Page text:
Monday, February 29, 2016

2016 Trends

   We are finally seeing some of the bikes we were promised last year hitting the market - so what are the popular trends for road and mountain bikes for 2016? I've looked at a few round ups and here are the things I've noticed:

Road bikes:

Disc brakes - Though not UCI legal yet, disc brakes are the way of the future. Outfitting road bikes with 120mm rotors and powerful yet able to be modulated brakes is bringing road bike brake performance into the modern age

Cannondale Caad 10 with road disc brakes

Hydraulic disc brakes - Taking full advantage of disc brakes means going hydraulic. While cable operated brakes provide enough stopping power for most applications, hydraulic brakes mean you can go over the handlebars tackle any terrain. Shimano, Sram and even Campy are offering hydraulic brakes for their road groups.

Shimano hydraulic road brakes

Mid compact cranks - These 36/52 chainrings starting showing up on Cervelos and provide tall yet forgiving gearing. Pair this with a wider cassette... 11-32ish, and you've got the ease of a compact and the top end of a standard. And they work on 110 BCD, so you don't need some new crank to use them. Only new cassette, chainrings and chain. Hmm.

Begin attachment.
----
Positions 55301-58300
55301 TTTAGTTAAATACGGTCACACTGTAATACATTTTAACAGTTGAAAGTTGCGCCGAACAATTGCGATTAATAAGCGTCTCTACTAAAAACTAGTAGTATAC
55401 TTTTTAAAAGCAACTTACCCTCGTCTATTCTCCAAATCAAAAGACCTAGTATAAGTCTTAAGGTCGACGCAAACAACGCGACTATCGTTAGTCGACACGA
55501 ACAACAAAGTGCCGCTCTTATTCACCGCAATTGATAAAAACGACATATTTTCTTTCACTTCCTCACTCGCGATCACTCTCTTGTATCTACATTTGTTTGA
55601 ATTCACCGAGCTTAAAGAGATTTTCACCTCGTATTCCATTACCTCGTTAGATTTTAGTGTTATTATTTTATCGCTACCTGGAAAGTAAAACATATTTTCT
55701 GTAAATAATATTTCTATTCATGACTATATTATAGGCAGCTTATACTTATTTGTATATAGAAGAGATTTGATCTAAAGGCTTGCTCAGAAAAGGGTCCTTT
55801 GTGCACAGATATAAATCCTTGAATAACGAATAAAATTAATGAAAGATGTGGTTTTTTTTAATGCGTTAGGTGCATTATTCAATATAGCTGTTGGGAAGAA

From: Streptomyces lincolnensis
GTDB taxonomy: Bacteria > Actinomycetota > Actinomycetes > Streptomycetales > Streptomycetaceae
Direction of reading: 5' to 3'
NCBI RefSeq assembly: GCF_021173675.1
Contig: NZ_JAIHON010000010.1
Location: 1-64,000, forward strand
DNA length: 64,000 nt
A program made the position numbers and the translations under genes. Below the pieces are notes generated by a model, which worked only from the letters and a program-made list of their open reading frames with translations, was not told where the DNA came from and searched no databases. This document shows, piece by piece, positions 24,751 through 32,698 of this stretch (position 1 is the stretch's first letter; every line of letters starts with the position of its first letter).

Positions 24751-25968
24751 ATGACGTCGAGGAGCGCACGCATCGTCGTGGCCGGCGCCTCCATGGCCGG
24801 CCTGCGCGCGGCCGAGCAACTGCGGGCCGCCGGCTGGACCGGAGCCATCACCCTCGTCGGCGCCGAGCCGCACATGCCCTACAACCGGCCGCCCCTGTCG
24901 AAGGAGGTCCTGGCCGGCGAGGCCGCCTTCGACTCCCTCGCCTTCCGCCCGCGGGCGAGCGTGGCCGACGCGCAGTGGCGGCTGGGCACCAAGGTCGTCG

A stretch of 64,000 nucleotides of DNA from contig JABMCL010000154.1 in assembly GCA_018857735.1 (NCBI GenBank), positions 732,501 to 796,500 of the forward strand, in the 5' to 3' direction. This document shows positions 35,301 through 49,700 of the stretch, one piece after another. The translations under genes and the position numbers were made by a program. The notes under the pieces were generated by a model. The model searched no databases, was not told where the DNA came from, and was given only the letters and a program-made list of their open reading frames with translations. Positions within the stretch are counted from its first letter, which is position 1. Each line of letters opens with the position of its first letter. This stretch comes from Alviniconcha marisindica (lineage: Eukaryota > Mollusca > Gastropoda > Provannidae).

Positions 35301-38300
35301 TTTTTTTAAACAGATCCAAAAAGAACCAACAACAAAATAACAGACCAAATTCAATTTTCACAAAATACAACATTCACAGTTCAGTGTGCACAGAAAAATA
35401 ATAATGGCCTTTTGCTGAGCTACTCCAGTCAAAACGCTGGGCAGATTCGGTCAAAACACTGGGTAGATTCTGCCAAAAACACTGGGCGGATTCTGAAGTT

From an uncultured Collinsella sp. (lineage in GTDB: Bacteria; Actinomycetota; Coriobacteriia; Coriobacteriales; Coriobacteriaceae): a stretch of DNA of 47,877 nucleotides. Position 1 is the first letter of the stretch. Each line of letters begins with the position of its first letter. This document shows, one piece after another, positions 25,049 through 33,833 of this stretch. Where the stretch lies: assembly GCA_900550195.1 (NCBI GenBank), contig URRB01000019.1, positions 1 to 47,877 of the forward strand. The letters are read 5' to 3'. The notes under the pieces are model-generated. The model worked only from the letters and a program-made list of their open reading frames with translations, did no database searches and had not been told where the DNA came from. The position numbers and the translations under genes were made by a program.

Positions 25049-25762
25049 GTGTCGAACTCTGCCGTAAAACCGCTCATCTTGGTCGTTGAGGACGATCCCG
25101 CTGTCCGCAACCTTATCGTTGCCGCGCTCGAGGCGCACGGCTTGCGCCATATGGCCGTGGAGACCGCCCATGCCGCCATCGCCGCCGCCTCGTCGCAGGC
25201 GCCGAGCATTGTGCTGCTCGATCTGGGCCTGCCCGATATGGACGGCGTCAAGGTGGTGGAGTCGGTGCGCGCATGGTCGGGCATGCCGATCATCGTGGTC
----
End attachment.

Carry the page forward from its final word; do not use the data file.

Ultegra Di2 - Electronic shifting has really come a long way. SRAM, Shimano and Campy are all offering some kind electronic shifting, and we're even seeing it moving to Mountain bikes. Shimano is offering it in multiple levels, making it available for lower price points.

Shimamo Di2 electric shifting

Mountain bikes

1x11 - Borrowing from road cassette options, mountain bikes are benefitting from more cogs. This will also allow for more steps between a very wide range of gears. The addition of more gears is very helpful since the take off of the 1x system. And no more goofy hacks to get a wide range cassette.

Factory 11 speed cassette

Boost - This wider standard of spacing, 148 in the rear (vs current 142) and 110 in the front (vs current 100), provide a more stable platform for your wheels to mate to the frame. The claimed advantages are typical, stiffer, faster, lighter, and we're seeing them on Scott, Trek and Norco models for 2016. Marketing gimmick? Maybe.

Slack angles, wide bars and short stems - This has been trickling into the market for a while. Wide bars, short stems and long angles mean you have excellent control of your bike. Combine that with 27.5" wheels and 5" of suspension, and you have a bike that can handle better than anything on the market so far.

The death of the 110mm stem